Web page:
Monster Energy AMA Supercross was in action Saturday at Nashville's Nissan Stadium. (Feld photo)

Nashville Supercross: What In The World Happened?

There were a wide range of upsets that occurred Saturday night inside Nissan Stadium in Nashville, Tenn. — from rider injuries to significant swings in the Monster Energy AMA Supercross standings.

It started with unbelievable speed from Ken Roczen, who overtook Jett Lawrence for second place during the opening lap of the 450SX main event and immediately began chasing leader Eli Tomac.

The No. 94 Suzuki rider was flying through the sand section, running a treacherous triple-jump line into the whoops and was simply on rails as he started clicking off the laps.

Until it all went wrong.

Smoke started gushing out of Roczen’s Suzuki as he attacked the whoops, with the bike malfunction taking the German rider for a wild ride and ultimately throwing him over the handlebars and into the dirt.

Roczen was unable to continue on, scoring 21st on the night. Following the main event, his H.E.P. Motorsports team shared that he had a few bruised bones, but no breaks.

Red Bull KTM’s Chase Sexton, who ranked third in the standings heading into Nashville, also experienced a brutal crash when his throttle stuck wide open earlier in the main event. He also logged a DNF.

Roczen, Sexton Crash Out Of Nashville Supercross

Out front, Tomac was in his own realm during the opening half of the 20-minute race, but Lawrence overtook the Star Racing Yamaha rider in the sand section when a lapped rider fell directly in Tomac’s path. The No. 3 Yamaha rider did move up to third in the standings after finishing runner-up to Lawrence.

Cooper Webb, who entered the weekend tied with Lawrence for the points lead, seemed to ride the most quiet and consistent race en route to a third-place finish. He is now five points behind the No. 18 Honda HRC rider in the title fight.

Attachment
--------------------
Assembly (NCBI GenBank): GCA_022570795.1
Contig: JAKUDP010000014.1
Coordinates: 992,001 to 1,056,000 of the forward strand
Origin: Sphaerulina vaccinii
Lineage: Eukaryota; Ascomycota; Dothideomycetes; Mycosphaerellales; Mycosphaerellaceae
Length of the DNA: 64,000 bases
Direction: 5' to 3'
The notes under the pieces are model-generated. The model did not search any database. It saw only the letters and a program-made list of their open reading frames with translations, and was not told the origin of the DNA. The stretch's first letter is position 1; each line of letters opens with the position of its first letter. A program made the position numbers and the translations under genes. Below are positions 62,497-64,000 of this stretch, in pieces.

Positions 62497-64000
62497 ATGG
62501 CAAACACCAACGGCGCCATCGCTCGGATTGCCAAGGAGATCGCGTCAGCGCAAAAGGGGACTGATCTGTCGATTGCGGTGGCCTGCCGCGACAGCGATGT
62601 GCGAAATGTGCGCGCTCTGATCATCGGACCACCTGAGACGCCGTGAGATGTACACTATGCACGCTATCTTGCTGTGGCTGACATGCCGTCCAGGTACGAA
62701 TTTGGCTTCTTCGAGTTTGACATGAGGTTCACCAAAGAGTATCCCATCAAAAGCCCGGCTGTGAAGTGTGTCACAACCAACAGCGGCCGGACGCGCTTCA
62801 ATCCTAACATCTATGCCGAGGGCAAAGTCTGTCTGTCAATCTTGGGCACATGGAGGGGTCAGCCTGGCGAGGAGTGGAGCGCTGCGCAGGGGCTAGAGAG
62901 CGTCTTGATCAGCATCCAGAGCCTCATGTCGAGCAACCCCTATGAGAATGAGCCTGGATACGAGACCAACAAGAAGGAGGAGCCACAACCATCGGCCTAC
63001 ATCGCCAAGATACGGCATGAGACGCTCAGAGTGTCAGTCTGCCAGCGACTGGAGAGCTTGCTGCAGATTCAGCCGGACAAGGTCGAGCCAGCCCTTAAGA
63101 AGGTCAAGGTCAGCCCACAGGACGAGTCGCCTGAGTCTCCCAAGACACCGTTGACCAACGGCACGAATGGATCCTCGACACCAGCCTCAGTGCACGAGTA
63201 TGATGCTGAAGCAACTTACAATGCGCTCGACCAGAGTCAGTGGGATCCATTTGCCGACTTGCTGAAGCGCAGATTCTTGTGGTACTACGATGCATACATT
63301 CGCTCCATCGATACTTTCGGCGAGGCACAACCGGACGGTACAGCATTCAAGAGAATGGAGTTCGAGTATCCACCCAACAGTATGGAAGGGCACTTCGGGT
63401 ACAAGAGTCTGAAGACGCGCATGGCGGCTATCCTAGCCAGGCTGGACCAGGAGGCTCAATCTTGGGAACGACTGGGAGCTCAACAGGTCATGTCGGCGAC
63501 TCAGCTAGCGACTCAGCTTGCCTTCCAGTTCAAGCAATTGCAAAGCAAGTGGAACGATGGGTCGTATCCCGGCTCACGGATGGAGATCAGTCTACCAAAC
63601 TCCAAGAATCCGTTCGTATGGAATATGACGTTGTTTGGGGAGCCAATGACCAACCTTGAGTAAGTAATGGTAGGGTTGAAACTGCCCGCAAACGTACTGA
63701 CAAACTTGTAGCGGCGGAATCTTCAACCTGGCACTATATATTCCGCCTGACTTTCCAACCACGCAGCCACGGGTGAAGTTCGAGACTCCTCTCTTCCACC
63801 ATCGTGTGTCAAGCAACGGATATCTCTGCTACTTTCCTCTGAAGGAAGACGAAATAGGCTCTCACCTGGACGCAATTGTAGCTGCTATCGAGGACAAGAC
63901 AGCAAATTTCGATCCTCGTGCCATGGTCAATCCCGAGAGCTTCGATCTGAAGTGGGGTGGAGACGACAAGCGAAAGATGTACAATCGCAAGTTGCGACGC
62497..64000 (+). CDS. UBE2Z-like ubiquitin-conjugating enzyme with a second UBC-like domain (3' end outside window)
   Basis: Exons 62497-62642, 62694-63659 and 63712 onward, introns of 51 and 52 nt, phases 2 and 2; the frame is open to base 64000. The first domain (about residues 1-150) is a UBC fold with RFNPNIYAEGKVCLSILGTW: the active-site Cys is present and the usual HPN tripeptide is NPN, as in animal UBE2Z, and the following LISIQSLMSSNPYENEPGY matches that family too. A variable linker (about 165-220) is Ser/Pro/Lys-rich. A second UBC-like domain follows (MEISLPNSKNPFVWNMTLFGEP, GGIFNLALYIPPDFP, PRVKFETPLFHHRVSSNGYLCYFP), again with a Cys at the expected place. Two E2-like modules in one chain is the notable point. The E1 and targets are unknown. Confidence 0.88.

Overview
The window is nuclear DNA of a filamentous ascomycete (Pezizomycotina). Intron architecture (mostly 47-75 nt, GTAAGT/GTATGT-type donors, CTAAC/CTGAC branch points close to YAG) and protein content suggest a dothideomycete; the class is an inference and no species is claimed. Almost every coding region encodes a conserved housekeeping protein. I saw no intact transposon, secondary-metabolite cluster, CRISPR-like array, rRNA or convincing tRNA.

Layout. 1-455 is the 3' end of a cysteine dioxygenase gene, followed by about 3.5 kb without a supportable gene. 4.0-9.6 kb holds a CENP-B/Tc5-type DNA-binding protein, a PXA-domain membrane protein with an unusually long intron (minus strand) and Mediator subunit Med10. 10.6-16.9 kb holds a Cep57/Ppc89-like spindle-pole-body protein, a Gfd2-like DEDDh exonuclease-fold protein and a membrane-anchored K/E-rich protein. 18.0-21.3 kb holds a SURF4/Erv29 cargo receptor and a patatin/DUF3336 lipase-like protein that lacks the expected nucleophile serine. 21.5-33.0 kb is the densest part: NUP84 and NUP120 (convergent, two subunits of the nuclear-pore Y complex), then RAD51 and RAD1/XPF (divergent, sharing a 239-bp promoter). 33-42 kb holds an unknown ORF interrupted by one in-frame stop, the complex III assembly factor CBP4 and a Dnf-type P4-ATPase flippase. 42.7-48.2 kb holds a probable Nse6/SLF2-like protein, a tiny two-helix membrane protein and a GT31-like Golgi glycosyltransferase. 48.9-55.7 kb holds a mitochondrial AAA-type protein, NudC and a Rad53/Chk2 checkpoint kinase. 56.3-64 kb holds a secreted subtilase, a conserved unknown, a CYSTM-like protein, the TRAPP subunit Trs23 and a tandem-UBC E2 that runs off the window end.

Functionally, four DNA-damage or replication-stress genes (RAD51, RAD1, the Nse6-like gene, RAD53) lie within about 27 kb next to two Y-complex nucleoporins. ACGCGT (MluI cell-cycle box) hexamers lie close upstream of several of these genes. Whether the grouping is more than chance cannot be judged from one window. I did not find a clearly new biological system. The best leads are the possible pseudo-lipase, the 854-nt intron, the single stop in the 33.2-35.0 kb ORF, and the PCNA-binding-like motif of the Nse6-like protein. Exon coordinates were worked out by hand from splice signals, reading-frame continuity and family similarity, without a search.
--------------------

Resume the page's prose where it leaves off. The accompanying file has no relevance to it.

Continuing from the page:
The chaos also extended into the 250SX class, with the first East/West Showdown of the year taking place within the walls of the Tennessee Titan’s stadium.

Both red-plate holders — Cameron McAdoo (East) and Levi Kitchen (West) — crashed on the first lap of the race. McAdoo, who had struggled all day, ran a few laps before pulling off for the night. Kitchen stayed at it and caught back up to the pack to finish 15th.

However, both Pro Circuit Kawasaki riders surrendered their points lead. Tom Vialle now holds the advantage in the East, while R.J. Hampshire leads the West region.

What Makes Nashville So Difficult?

The same type of series shakeup occurred when Supercross visited Nashville last season, only the track claimed different victims this time around.

Last year, it was Webb and Justin Barcia who made their exit in “Music City,” with Webb sustaining a concussion and Barcia breaking his collarbone, right shoulder and two ribs.

This season, it was Roczen and Sexton.

“Last year, unfortunately, this was what ended my season. It’s always in the back of your mind, but I didn’t let it bother me today,” Webb said. “We’re so locked in that you (aren’t able to) think about it too much.”

When asked to explain why Nashville has been such a brutal stop for riders the past two years, Webb added, “I think it’s just the dirt here, it’s really tricky. I think when they build it, it’s really tacky and soft, and then it really gets hard and the transitions are always tough here for some reason. Unfortunately, this one always claims a lot of guys, so they might need to look into that a little bit.”

News Nuggets

On the morning of Nashville Supercross, Aaron Plessinger extended his contract with Red Bull KTM through 2025. Meanwhile, in the 250SX class, Evan Ferry and Triumph Racing mutually agreed to part ways, effective immediately.

Nashville was designated the “LOVE MOTO STOP CANCER” race, which benefitted the children of St. Jude Children’s Research Hospital. This year marks the eighth season Supercross has been partnered with St. Jude.

There are three races left in the 17-round Supercross season.